Javelin thrower Neeraj Chopra etched his name in history by becoming the first Indian track and field athlete to clinch a gold medal at the Olympics. The 23-year-old from Haryana also became only the second Indian after shooter Abhinav Bindra to win an individual gold for the country at the quadrennial showpiece event.
Something peculiar has been happening with Neeraj’s popularity ever since he created history in Tokyo on August 7. Before his historic feat, he only had 1.4 lakh followers on Instagram, but now he is one the most-followed sportspersons on the photo-sharing platform, with around 44 lakh followers.
According to research consultancy firm YouGov Sport, Neeraj was the 'most mentioned' athlete globally on Instagram during the Tokyo Olympics by recording over 29 lakh mentions.
In an exclusive chat with Manorama, the soft-spoken youngster talks about living with fame and money after winning on the biggest stage and says these can never overshadow his quest for excellence in the sport. Excerpts:
You have become a household name in India with just one throw. Now several stadiums are named after you. How are you dealing with the newfound fame?
I have not been able to resume training since Tokyo 2020 as I have been attending felicitation programmes across the country. I have decided that I will not be taking part in any more competitions this season. It is a great feeling to know that an entire country loves you. Huge crowds gather around me wherever I go. I am slowly adapting and adjusting to this new reality. I have always led a simple life and I will not let fame get into my head.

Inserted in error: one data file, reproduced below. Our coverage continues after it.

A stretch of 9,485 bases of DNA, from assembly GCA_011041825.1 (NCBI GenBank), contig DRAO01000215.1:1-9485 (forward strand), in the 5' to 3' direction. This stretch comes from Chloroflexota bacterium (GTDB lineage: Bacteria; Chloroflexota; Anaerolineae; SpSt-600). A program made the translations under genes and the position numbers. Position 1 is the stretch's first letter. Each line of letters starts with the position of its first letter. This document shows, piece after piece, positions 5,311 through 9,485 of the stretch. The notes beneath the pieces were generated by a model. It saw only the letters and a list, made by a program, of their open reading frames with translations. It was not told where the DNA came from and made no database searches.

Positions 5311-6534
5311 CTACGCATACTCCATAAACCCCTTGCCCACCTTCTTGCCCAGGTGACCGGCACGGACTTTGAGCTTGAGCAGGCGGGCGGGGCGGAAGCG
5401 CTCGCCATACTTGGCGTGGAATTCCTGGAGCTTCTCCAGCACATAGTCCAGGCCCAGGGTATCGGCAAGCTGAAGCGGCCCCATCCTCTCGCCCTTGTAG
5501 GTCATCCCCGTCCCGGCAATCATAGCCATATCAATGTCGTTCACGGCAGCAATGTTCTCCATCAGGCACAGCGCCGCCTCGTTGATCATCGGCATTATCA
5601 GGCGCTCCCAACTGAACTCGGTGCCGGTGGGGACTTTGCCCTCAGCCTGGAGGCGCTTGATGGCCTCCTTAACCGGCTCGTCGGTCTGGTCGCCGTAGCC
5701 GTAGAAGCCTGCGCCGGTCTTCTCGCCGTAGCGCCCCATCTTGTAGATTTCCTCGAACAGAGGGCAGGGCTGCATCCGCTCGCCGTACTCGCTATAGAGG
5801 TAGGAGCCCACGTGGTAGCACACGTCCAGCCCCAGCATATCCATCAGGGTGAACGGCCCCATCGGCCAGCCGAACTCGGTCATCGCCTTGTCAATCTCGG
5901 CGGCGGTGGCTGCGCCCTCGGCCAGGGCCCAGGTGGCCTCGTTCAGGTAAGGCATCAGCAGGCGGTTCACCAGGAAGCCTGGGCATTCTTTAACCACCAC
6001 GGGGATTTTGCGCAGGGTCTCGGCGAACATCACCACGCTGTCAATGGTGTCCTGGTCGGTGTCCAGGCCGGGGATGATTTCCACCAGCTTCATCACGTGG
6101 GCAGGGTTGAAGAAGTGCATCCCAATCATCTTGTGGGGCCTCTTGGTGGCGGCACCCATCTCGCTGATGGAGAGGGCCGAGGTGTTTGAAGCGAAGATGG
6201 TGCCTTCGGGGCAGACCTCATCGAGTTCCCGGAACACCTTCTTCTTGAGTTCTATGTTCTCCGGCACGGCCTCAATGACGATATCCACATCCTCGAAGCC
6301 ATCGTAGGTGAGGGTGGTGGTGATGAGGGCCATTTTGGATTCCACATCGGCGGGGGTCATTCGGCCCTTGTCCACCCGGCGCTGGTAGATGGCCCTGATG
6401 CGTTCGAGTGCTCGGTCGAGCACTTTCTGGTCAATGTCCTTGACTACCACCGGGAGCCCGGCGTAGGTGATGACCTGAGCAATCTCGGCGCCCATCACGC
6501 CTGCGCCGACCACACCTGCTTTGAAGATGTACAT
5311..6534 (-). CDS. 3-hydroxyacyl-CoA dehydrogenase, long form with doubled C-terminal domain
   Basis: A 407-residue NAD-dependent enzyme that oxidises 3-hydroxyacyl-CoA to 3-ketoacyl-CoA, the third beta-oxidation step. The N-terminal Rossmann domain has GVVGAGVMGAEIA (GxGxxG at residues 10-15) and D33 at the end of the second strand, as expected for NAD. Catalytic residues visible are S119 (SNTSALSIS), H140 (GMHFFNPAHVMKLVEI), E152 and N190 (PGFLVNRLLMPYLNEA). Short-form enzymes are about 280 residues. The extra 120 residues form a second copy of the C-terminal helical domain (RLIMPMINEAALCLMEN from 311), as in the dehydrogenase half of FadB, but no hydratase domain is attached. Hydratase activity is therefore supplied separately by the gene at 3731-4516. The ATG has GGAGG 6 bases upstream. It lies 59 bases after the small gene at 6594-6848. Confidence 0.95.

The improvement in your performance has been steady and consistent. Before your success at the Tokyo Olympics, you had won gold at the Asian Games and the Commonwealth Games in 2018. What is your next target?
My immediate goal is to breach the 90m mark. 2022 is an important year for me as I will be attending three mega events including the World Championships. I need to perform well to retain the gold I won at the Asian Games and the Commonwealth Games. I had five years at my disposal to prepare for the Tokyo Olympics, but the next Games in Paris is less than three years away. I need to improve on my personal best and keep injuries at bay. Retaining a title is tougher than winning it.
In the Olympics final, you started celebrating even before your second throw had landed. Were you confident that the throw would fetch you the gold when the javelin had left your hand?
When you release the javelin, you know how much distance it is going to cover. It is a skill that can be mastered through years of training. The second throw in the final was almost perfect. The run-up, position of the javelin and the angle of release… everything fell into place. I was hoping to achieve a new personal best with that throw. That did not happen, but I’m more than happy that it was enough for me to earn an Olympic gold.
There are stories of you being a naughty kid. Are they true?
Yes, I was a restless kid. I had a lots of friends at my native Khandra village. We used to have a lot of fun.